Another example is if a mother is taking drugs while she is pregnant, or if she gets a virus (like the flu) this might affect on how the baby's brain develops. There have also been reports that suggest vitamin and mineral deficiencies such as Vitamin D, zinc and certain fatty acids may also be related to our mental health.

2. Social and environmental causes : When we talk about social and environmental causes, things that are going on around us, and how we feel about them can have a big impact on our mental health.

These might be things such as, where we live, our place of work, whether we have close family and friends and how and where we can relax.


(a) The physical environment where we live can be very stressful, particularly when there are problems with neighbours, or if there are high crime rates and other such issues.

(b) Whether you enjoy your work, or feel you are under too much pressure, are unable to find employment or hold down a job, can all put pressure on your mental well-being.

(c) When we face difficult times our support networks become very important - those who do not have close friends or families, or those who do not live near the people who support them may find it increasingly difficult to cope alone.

(d) All these kinds of problems will increase the amount of stress people are under, and can cause depression and anxiety especially in situations where people don't have a time or a place to relax.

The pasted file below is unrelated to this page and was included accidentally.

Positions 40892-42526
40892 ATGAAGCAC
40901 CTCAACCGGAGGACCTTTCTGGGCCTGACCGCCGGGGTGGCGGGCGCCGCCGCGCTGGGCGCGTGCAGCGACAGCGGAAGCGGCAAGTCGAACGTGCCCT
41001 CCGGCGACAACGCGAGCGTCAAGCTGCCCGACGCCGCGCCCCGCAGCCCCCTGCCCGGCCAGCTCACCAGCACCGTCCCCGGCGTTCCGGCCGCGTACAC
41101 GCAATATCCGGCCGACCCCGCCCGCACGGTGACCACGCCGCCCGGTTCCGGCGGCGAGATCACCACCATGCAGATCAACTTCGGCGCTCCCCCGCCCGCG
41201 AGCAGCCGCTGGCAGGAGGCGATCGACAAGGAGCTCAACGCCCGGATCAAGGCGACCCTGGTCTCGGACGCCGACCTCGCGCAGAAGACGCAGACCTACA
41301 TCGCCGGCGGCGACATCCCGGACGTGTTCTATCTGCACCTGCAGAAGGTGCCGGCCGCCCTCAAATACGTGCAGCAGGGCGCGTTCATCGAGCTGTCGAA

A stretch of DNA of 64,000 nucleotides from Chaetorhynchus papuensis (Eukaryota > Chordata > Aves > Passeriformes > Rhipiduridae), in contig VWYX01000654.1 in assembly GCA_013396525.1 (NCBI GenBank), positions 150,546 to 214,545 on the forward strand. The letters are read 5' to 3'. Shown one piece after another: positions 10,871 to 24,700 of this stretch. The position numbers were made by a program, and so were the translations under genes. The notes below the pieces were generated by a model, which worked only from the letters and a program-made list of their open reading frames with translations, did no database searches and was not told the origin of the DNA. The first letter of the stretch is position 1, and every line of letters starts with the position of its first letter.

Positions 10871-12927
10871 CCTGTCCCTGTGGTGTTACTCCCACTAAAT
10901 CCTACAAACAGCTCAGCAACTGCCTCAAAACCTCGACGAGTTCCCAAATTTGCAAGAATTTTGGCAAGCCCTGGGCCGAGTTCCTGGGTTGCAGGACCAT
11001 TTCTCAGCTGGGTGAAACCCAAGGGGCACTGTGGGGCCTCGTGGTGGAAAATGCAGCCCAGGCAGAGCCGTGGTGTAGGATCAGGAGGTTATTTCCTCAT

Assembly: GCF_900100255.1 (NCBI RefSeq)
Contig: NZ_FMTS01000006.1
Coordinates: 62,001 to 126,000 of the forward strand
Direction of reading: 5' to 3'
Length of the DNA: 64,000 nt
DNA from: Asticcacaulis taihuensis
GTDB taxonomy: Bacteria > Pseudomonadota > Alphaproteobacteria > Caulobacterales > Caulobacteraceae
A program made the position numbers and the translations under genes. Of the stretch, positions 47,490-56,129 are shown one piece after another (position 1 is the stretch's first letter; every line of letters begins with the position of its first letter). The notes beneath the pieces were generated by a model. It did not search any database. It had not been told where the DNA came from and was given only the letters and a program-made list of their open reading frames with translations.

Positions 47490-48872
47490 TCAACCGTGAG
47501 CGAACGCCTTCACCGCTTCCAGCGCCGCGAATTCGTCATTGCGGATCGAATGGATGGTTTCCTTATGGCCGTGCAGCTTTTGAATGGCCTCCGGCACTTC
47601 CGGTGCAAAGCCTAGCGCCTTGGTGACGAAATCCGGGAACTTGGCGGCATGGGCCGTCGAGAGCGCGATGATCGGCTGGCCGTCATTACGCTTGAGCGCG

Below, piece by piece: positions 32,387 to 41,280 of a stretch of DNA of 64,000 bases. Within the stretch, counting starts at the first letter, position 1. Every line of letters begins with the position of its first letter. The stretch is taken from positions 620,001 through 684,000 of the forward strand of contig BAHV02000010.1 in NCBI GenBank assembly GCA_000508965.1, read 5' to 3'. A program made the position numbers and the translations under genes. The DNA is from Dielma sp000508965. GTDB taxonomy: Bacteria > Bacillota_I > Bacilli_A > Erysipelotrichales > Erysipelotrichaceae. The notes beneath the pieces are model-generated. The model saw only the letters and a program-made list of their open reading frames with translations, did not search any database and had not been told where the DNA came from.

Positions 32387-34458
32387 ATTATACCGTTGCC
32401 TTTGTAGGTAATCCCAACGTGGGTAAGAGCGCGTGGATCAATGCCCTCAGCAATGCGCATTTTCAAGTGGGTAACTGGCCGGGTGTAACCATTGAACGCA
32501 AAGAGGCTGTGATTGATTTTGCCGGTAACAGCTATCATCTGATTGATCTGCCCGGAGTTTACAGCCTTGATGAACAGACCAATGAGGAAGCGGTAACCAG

(e) Environmental triggers leading to mental illness include living in poverty, being raised in a dysfunctional family and frequently changing schools or home situations. Certain societal attitudes, such as about weight and physical appearances, for example, may also make people anxious or depressed.

3. Psychological factors

Our psychological state can influence our mental and emotional state, particularly if we are coping with a traumatic and abusive past or current experiences. It is recognised, for example, that sexual and physical abuse can result in a range of mental illness symptoms from anxiety to multiple personality. Other psychological causes include neglect and loss of a loved one at an early age. Most of these problems lead to low self-esteem and self-confidence.

4. Food

Increasingly, researchers are looking more at the correlation between food and mental illness. For example, scientists have found out that normal brain development in infants and children may be hindered due to a diet lacking in omega-3 fatty acids.

5. Genes

Mental illnesses are often found to run in families. When looking at a family tree, for example, one can often trace mental illness from one generation to the next. This is because there are certain mental illnesses that may be linked to genes. A person may not necessarily become mentally ill, but will have a greater risk of developing a mental illness.

How do we prevent or minimise mental disorders?

An essential first step in a prevention effort is to use a risk reduction model as the basis for prevention. Risk factors are those characteristics, variables, or hazards that, if present for a given individual, make it more likely that this individual will develop a disorder.